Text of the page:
Well.. I read on other forum, that double negative is meant to mean positive, because two negatives cancel each other out giving you a positive.. and it makes sense, i think. Because look - "i don't want nothing" - if you said you dont want anything, it would mean that you don't want anything from anyone, he doesn't have to give you anything, but if you don't want nothing, then don't want nothing = do want [ opposite] something[opposite].. I believe double negative is meant to be positive, furthermore that's what i've learned from researching that topic on the internet.. I am getting a bit confused, and by the way - i wouldn't say its gramatically wrong, as you get double negatives in maany famous songs..
    The key word is MEANT. There is what the phrase means if anyone stopped to think about it, namely that a double-negative becomes a positive, and there is what someone who DIDN'T stop to think about it actually MEANT.

    Trust us on this one. We are the native speakers. He MEANT that he didn't want anything. Why not take the popular song from Pink Floyd, for example? Judging from the tone of the song, do you think they are saying that they DO want an education? Or, rather, do you think that the song is critical of abusive teaching practices? Aren't they saying that if education must be forced on us, then we don't need it?
     
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    Mate

    Senior Member
    Castellano - Argentina
    I can remember at least one more thread dealing with the same song: Leave them kids alone...

    Back then, a long standing British forum member said (and I quote):
    The children who sing on this record have a Cockney accent. Cockneys are working-class Londoners. Pink Floyd chose to adopt a Cockney character when they sang "leave them kids alone, which is Cockney dialect. It is non-standard, but as to "under-educated", I don't know ... someone has to clean the streets, drive the buses and put the drains in.
    (Emphasis added.)
     

    ribran

    Senior Member
    English - American
    Those who use double negatives are just carrying on a long linguistic tradition, one which has become stigmatized in the past 250 years or so.
     

    duvija

    Senior Member
    Spanish - Uruguay
    a) double negatives are not decent in English - but they are used for 'style' - songs, poems...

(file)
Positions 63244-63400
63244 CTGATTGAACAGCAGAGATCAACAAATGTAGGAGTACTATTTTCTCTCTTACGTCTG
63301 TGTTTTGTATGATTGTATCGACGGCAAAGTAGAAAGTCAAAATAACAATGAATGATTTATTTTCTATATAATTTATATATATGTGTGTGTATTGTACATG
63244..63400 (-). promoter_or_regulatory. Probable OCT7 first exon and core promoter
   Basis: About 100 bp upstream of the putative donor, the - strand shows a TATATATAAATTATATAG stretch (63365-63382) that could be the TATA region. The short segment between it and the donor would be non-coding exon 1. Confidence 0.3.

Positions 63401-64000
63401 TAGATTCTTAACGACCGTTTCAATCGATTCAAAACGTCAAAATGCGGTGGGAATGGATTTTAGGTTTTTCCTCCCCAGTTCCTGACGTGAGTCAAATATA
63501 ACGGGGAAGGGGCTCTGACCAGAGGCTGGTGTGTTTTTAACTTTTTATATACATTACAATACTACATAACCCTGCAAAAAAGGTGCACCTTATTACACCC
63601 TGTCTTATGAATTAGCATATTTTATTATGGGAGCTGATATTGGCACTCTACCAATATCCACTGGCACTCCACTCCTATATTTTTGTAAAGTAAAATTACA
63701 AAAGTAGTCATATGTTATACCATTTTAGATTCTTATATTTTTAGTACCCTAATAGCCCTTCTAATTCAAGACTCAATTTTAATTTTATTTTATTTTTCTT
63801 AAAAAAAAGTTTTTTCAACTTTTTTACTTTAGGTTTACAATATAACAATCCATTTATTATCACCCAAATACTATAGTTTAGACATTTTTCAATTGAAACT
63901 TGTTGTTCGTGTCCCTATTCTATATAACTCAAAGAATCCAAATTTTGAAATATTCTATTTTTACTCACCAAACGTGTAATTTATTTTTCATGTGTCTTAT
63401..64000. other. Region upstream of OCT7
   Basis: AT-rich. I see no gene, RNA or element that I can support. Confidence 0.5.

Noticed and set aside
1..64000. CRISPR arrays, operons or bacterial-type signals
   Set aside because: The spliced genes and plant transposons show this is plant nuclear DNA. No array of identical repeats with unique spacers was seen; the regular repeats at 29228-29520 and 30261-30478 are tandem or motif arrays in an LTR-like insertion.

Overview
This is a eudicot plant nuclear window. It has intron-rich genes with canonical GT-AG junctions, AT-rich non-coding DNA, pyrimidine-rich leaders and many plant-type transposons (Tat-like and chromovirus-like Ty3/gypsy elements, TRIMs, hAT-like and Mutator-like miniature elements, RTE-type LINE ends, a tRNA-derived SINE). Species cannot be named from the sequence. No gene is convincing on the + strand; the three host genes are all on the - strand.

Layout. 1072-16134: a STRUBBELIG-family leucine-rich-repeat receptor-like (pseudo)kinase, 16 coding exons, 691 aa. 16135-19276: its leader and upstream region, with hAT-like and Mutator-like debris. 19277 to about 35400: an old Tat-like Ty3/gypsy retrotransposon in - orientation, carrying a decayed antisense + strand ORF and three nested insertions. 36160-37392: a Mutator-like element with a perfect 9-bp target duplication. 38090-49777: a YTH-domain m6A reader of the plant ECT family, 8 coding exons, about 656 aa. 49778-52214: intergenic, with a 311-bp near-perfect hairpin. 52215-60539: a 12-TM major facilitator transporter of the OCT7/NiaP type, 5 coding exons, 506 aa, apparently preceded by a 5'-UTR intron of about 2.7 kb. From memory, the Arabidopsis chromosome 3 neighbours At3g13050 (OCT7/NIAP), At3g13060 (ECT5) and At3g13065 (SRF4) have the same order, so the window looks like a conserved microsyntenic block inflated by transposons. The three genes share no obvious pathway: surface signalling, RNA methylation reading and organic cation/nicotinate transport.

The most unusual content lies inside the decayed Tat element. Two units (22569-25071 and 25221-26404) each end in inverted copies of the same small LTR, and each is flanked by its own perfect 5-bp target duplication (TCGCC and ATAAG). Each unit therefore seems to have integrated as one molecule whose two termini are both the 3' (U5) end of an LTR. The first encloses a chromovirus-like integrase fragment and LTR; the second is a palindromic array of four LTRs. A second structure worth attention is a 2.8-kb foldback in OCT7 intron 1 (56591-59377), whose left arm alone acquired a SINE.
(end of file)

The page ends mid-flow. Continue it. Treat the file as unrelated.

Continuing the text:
b )The metaphor is the one used in formal logic, meaning two negatives render a positive [(-a) x (-a)= +a]
    I repeat: it's used in formal logic. A language is NOT a logic system (well, kinda, but it has its own logic, which may not be the same as the one in philosophy.

    c) double negatives are mandatory in Spanish.

    d) Again, there is a metaphor, except that in Spanish we use the sum, instead of the product. (-a) + (-a) = -2a, meaning a bigger negative than the one with only one negation. Therefore in Spanish, we can pile'em up, to make the sentence even stronger.
     

    Yoeveryone

    New Member
    Polish
    Ok guys, so basically "I don't need no education" means what it'd without the "no" ? It would mean that you don't want/need education? Double negatives is just a way people speak, like a slang, but it means what it would normally mean without the double negative, right?
     

    DearPrudence

    Dépêche Mod (AL mod)
    IdF
    French (lower Normandy)
    Ok guys, so basically "I don't need no education" means what it'd without the "no" ? It would mean that you don't want/need education? Double negatives is just a way people speak, like a slang, but it means what it would normally mean without the double negative, right?
    Yes. As mentioned in my post earlier:
    "I don't need no education" is not correct grammar but means
    = "I don't need any education"
    or "I neeed no education"
     

    Peggy-Lynn

    Senior Member
    English
    Haha, this is one of the difficulties of English!
    The double negative is grammatically incorrect and should, technically, result in a positive. For instance, "there wasn't no-one at the party" technically means "there was someone at the party", because a double negative in English = a positive. But, in spoken language the double negative is often used as a negative, as it would be in Spanish. So, "I don't want nothing to eat" = "I don't want anything to eat"; "We don't need no education" = "We don't need any education". In formal speech and in written language, the double negative is never used. If you see it written down, it is either an error on the part of the writer OR they are imitating some sort of regional accent. However, it shouldn't be assumed that someone who uses the double negative when speaking is uneducated as it is used frequently in certain areas. I grew up in a town near to Manchester and it was very common to hear people use the double negative as a negative, usually for emphasis.
    To a non-native speaker, my advice would be to never use the double negative as a negative as it is a grammatical error even if it is accepted in informal, spoken English, but just be aware that it exists.